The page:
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Dissociative Identity Disorder : To Know or Not to Know

Lyons-Ruth is particularly interested in the phenomenon of dissociation, characterized by feelings of being lost, bewildered, abandoned, disconnected from the world, and experiencing a sense of not feeling loved, emptiness, helplessness, entrapment, and overwhelm. She discovered a "remarkable and unexpected connection" — the lack of engagement and responsiveness from mothers during the first two years of their children's lives is linked to dissociative symptoms in adulthood. Thus, Lyons-Ruth believes, "If infants aren't truly understood and perceived by their mothers, they're likely to struggle to understand and perceive others in their adolescent years.

Infants in secure relationships not only learn how to cope with sadness and stress, but they also find themselves — their interests, preferences, and goals. Compassionate responses help infants (and adults) avoid extreme fear responses. However, if your caregivers neglect your needs or deny your existence, you learn to reject and withdraw. You deal with this as best as you can, seemingly unconcerned about maternal hostility or neglect, yet your body remains in a heightened state of vigilance, ready to fend off blows, deprivation, or abandonment. Dissociative states mean you both know and don't know.

John Bowlby wrote, “What cannot be communicated to the [m]other cannot be communicated to the self.” If you can't tolerate what you know or feel, your only options are denial or dissociation. The most disastrous long-term effect of doing so could be the inability to connect with reality. We often see this situation in children's hospitals. If you feel nothing matters to you, you're unlikely to protect yourself from danger. Perhaps you'll go to extremes to make yourself feel something — even cutting yourself with blades or getting into fights with strangers.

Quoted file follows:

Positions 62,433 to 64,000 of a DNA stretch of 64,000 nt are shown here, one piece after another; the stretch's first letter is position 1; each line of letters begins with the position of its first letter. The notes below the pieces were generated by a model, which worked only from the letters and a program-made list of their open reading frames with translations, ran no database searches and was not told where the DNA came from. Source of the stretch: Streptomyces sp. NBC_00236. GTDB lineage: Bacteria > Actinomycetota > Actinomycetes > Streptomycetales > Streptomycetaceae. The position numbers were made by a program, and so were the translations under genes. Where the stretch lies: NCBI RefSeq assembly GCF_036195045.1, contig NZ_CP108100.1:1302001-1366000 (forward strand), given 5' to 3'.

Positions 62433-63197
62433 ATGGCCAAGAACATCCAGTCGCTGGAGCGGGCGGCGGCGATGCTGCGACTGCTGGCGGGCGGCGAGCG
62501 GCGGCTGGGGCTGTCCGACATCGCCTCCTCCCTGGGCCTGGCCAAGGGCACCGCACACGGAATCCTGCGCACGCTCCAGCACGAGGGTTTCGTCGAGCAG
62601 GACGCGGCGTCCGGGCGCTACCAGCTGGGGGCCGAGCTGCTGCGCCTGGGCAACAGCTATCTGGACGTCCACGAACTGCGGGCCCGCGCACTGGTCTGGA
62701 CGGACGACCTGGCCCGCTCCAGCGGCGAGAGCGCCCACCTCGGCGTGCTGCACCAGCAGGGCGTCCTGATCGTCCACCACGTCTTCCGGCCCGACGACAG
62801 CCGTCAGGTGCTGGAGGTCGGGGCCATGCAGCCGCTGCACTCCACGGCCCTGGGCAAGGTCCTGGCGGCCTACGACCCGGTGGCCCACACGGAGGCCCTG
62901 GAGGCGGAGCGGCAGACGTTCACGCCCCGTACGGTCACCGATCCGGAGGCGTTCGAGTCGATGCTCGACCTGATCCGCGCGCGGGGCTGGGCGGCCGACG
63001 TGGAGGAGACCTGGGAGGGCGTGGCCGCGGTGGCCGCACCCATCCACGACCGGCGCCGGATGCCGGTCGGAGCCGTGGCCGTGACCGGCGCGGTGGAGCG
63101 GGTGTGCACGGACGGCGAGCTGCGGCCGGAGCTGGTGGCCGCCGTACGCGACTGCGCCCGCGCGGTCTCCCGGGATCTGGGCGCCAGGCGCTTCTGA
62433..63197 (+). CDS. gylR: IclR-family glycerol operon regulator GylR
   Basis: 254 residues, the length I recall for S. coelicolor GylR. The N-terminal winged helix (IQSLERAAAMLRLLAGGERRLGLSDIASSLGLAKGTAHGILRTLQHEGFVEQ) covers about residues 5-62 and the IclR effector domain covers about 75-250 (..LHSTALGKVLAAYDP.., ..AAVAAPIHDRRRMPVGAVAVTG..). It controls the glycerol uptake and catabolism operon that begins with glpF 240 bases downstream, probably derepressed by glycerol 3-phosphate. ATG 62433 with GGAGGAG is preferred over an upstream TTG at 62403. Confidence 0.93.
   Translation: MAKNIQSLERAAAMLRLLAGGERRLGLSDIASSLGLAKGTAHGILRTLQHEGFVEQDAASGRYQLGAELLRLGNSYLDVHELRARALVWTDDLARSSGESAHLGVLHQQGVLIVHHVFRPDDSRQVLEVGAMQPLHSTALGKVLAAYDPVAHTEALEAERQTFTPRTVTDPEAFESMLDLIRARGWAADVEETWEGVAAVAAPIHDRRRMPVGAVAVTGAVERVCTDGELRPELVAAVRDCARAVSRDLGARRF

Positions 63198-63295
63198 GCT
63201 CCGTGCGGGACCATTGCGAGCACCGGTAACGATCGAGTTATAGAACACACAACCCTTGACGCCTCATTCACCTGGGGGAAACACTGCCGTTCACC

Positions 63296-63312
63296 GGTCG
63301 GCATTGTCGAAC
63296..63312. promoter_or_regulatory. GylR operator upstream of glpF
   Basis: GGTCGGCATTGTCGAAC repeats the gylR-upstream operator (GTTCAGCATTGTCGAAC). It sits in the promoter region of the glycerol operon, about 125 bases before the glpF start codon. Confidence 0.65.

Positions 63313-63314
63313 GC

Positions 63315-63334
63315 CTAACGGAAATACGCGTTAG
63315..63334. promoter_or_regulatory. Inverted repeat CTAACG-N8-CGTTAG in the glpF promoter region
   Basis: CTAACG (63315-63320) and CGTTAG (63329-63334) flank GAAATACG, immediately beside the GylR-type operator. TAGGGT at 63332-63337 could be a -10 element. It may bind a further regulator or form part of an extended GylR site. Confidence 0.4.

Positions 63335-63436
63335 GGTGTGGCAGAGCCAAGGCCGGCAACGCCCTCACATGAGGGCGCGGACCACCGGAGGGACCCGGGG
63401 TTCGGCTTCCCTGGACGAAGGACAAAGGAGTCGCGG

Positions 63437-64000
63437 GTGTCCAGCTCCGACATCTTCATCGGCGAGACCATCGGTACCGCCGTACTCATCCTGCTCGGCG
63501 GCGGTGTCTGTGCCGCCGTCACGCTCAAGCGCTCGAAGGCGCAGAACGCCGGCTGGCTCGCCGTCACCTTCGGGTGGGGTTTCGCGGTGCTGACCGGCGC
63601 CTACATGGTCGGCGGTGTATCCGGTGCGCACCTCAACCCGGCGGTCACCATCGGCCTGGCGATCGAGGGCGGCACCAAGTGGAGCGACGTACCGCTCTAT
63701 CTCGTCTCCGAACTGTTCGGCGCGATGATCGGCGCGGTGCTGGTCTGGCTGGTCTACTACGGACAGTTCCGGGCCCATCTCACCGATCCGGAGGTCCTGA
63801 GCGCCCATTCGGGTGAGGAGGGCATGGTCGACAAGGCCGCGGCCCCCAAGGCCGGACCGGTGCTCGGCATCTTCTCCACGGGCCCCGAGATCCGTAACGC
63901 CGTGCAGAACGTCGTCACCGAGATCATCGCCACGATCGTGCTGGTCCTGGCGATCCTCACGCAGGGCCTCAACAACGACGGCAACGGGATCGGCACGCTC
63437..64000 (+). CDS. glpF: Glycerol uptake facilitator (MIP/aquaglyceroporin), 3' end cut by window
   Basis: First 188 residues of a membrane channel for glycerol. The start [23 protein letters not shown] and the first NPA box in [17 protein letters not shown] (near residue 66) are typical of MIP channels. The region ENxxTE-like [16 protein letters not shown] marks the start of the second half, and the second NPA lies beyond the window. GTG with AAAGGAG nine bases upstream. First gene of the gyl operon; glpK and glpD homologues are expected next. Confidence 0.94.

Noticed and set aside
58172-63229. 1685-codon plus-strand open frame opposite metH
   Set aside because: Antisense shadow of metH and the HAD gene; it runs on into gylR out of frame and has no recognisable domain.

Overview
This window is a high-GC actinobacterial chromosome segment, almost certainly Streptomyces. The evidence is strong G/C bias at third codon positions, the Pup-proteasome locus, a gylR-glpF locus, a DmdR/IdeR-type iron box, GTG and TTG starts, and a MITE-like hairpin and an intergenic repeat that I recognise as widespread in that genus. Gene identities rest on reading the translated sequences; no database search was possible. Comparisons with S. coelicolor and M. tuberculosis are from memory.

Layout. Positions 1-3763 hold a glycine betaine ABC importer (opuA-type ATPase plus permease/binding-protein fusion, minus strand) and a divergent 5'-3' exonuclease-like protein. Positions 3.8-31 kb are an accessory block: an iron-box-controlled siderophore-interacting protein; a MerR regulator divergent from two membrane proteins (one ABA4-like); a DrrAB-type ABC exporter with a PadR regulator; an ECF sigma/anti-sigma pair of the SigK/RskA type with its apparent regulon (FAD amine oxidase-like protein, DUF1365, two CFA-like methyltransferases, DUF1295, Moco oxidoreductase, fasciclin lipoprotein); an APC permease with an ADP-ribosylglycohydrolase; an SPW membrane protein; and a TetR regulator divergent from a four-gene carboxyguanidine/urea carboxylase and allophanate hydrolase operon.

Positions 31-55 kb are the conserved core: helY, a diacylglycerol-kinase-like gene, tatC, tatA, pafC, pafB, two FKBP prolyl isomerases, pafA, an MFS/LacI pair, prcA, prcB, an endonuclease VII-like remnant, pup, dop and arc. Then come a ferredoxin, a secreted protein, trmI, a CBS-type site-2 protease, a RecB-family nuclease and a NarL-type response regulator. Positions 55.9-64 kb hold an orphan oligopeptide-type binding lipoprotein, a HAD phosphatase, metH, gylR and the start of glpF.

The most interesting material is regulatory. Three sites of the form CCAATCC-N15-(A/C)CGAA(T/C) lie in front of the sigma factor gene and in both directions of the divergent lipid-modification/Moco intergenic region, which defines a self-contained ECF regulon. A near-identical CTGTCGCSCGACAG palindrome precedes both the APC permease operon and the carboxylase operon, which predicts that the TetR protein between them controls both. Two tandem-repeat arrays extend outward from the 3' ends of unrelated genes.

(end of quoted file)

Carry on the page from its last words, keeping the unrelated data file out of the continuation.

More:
In Karen's research, it is suggested that dissociative symptoms are learned and formed during childhood; later abuse or other trauma do not cause dissociative symptoms to emerge in early adulthood. Abuse and trauma lead to many other problems, but they don't cause long-term dissociation or self-attack. These patients' lack of awareness on how to cultivate a sense of safety lies at the core of this issue. A lack of safety in early relationships with caregivers can result in a lack of internal reality, excessive dependency, or self-harming behavior. Poverty, single parenthood, or maternal mental health issues don't cause these symptoms.

This doesn't mean that childhood abuse is unrelated to dissociative symptoms, however, the quality of early caregivers remains separate from other traumas and is crucial in preventing future mental health issues. Therefore, therapy not only needs to address the imprint of traumatic events but also confront the consequences of being unacknowledged, lacking empathy, and experiencing the lack of sustained love: dissociation and a deficiency in self-regulation capabilities.

Extracted from ‘The Body Keeps the Score: Brain, Mind, and Body in the Healing of Trauma‘

by Bessel van der Kolk

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